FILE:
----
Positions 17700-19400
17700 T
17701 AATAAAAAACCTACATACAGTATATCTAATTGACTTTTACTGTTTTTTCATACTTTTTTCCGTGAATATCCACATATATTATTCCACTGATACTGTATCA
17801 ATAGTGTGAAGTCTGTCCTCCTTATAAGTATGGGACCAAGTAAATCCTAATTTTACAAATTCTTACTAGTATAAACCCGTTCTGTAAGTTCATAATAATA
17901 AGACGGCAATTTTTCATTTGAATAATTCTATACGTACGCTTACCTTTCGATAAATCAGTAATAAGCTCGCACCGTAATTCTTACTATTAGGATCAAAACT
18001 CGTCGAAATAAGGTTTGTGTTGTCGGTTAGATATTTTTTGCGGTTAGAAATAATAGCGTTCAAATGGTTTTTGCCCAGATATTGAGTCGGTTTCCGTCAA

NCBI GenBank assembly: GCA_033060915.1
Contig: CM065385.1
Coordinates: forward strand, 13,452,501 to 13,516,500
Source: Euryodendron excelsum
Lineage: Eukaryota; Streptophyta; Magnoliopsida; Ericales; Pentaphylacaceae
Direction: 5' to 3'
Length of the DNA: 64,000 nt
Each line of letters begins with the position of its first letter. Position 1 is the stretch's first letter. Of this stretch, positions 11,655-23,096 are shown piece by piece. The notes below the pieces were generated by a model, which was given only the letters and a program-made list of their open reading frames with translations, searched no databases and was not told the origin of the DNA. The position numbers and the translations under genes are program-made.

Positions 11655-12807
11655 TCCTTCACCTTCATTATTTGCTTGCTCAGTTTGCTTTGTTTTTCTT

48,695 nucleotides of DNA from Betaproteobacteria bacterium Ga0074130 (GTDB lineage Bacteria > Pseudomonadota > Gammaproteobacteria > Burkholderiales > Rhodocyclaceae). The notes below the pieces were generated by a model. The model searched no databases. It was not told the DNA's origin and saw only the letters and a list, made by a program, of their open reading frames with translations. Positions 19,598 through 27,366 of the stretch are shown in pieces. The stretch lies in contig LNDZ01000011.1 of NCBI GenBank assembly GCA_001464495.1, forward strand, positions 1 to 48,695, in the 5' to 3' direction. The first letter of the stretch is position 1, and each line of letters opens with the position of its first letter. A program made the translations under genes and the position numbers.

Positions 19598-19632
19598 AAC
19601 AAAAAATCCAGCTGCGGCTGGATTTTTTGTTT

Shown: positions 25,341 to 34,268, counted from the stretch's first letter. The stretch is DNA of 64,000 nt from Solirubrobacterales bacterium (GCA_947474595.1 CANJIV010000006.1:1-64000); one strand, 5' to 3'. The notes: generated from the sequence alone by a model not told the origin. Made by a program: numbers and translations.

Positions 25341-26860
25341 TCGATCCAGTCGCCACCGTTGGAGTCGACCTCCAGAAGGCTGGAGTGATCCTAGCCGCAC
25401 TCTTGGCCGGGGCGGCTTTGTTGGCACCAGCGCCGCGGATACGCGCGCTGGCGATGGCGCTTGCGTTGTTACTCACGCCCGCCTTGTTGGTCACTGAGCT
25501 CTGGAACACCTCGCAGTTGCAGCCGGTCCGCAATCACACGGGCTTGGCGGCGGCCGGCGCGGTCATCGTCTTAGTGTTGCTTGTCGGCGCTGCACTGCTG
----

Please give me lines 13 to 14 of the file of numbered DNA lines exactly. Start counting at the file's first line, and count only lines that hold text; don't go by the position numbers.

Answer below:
Length of the DNA: 64,000 nt
Each line of letters begins with the position of its first letter. Position 1 is the stretch's first letter. Of this stretch, positions 11,655-23,096 are shown piece by piece. The notes below the pieces were generated by a model, which was given only the letters and a program-made list of their open reading frames with translations, searched no databases and was not told the origin of the DNA. The position numbers and the translations under genes are program-made.